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Product & Innovation

Personalize your research and start a conversation with your website visitors

by Philippe Aussant, on Dec 23, 2013


Whenever implementing a survey or comment card on your website, what you are really doing is starting a conversation with your visitors. During this conversation, you are really trying to find out what they liked about their visit, what made them tick, and how you could improve certain aspects of their experience should they choose to return to your website in the future.

A conversation using a survey or comment card is very similar to a conversation in real-life.  People are often more willing to open up if they are speaking to someone that they know and trust. They also want to ensure that the person to whom they are speaking retorts with specific and relevant responses based on where the conversation has gone.

Whenever implementing a new iperceptions survey, here are 4 quick ways that you can personalize it not only to your benefit, but also to the benefit of your website visitors:

1. Tailor your survey questions

If respondents are asked too many ‘general’ questions about their experience, you will get broad responses in return, which makes obtaining actionable findings difficult.  Instead, if the dialogue remains relevant and engaging for both parties, this will help you obtain a greater level of actionable responses in return.  For example, if you are trying to find out more about your purchasing process, you can consider asking more specific questions relating to the purchase process, and ensure to only ask these questions to those who mentioned that they went through the purchasing process at some point during their session.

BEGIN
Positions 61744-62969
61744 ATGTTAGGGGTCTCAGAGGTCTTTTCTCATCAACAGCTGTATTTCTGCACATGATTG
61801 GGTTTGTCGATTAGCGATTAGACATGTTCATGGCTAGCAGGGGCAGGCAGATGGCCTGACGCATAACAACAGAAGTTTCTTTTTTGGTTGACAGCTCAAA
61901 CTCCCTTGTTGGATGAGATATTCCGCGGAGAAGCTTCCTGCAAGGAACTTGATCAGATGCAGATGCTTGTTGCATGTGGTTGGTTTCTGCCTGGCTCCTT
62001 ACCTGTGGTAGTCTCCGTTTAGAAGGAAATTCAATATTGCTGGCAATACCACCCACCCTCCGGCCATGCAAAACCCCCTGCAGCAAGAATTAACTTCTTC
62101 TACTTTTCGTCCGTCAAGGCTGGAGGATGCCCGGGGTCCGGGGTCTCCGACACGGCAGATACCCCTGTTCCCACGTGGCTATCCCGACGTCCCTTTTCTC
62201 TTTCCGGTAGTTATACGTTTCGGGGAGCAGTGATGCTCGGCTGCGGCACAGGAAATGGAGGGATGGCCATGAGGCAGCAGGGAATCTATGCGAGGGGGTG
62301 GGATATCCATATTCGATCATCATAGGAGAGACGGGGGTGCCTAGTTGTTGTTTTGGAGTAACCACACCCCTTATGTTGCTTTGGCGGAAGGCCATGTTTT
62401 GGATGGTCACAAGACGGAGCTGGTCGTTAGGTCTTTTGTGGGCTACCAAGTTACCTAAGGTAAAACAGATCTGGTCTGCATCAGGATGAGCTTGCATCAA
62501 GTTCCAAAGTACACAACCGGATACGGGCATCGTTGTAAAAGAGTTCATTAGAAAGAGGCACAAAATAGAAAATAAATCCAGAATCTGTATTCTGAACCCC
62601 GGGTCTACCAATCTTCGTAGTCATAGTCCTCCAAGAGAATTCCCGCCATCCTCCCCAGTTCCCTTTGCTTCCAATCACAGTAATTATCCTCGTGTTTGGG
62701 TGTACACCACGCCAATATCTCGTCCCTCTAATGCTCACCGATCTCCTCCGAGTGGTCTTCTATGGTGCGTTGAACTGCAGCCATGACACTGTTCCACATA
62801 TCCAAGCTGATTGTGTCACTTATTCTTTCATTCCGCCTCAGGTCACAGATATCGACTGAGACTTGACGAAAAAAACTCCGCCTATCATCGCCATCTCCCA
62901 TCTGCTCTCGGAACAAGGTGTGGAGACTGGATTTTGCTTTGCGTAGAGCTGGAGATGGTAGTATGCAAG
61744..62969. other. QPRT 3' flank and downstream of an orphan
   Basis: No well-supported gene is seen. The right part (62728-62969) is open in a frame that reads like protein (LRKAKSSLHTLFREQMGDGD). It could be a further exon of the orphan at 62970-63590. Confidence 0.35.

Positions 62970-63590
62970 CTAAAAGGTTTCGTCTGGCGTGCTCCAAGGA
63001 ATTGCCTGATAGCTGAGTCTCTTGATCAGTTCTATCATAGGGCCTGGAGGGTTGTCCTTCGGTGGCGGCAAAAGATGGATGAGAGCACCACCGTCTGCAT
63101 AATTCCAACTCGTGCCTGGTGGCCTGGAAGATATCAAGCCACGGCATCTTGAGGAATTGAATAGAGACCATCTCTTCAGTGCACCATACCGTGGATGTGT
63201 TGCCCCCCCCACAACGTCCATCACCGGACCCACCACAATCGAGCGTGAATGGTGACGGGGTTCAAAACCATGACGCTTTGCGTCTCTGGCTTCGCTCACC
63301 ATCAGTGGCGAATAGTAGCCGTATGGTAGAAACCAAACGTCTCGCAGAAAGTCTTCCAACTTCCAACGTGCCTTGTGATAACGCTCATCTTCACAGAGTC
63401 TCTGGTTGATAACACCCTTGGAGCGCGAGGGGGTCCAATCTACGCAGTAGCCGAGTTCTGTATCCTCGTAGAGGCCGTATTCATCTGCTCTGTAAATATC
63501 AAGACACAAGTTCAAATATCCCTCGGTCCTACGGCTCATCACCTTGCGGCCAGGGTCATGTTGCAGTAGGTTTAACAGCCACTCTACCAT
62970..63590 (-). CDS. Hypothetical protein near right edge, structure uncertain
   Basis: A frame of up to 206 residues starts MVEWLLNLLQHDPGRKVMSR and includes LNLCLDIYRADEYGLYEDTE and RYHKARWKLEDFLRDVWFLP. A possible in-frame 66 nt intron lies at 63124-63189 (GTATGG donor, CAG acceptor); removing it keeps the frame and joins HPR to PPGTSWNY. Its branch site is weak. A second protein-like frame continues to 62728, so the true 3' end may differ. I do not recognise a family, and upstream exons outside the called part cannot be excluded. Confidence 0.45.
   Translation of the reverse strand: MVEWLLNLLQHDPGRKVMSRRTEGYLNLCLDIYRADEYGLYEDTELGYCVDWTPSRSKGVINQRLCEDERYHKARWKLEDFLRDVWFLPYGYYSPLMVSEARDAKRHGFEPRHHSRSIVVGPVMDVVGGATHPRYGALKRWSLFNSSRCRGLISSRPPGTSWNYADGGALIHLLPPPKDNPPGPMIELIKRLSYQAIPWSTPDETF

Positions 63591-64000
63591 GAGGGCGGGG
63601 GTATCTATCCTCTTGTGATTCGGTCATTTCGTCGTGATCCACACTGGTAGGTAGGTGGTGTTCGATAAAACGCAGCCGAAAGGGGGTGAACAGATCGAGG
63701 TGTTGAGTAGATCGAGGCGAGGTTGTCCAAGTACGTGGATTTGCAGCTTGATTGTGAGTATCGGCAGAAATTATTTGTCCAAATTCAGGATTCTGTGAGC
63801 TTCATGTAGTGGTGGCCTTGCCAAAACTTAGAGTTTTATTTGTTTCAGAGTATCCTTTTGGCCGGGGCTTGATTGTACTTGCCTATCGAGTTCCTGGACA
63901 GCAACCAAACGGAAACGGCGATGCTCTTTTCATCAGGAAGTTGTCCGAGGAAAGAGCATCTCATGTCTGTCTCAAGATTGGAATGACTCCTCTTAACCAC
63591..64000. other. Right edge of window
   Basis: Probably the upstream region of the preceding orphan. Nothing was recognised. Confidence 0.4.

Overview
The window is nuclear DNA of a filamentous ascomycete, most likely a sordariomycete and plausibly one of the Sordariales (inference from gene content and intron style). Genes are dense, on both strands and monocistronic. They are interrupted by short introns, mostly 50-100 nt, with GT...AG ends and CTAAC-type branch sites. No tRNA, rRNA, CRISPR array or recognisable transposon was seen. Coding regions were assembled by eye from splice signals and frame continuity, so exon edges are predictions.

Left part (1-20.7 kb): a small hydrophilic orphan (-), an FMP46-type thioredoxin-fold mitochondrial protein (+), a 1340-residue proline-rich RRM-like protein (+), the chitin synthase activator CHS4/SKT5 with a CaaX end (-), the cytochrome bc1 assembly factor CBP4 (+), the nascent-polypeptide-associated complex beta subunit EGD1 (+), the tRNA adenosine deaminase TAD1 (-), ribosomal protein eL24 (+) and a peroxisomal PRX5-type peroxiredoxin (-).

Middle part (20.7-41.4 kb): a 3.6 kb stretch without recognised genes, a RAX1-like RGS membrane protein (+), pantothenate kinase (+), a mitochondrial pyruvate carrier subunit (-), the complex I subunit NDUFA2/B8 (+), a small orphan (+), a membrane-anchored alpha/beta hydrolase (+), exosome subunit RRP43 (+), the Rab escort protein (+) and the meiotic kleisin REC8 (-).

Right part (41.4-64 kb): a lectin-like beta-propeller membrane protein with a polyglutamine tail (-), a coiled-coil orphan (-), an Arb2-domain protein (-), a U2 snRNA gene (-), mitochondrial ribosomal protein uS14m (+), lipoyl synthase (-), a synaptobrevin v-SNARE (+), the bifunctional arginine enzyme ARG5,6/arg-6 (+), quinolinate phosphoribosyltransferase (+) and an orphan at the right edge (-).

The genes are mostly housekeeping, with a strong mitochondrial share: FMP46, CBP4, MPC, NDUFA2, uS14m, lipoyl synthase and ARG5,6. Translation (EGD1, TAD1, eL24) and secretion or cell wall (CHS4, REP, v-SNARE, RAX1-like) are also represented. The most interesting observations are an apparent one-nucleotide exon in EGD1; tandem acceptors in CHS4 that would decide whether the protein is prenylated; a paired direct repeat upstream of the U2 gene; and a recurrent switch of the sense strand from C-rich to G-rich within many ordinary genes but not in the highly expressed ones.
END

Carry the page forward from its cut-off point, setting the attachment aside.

By using “On Exit” or “On Entry” skip logic, you can start specifying which questions respondents will see based on the answers that they’ve provided earlier in your survey. You can also pick and choose specific answers within questions that respondents will see based on their previous answers using either “Tag Suppression”, “Tag Level Branching” or “Tag Piping” skip logic.  These help ensure that you can go deeper into specific aspects of your website, while ensuring that your respondents remain engaged by receiving questions which are tailored to them based on their website experience.

2. Speak to your respondents in their preferred language

It’s difficult to have a conversation with someone when neither of you speak a common language.  The same applies when you’re trying to start a conversation with your website visitors using surveys or comment cards.  Many of your website visitors are willing to take a few minutes out of their day to let you know what they thought of their experience on your website, but their willingness to do so may significantly decrease if they see that they’re unable to do so in a language that they are most comfortable with.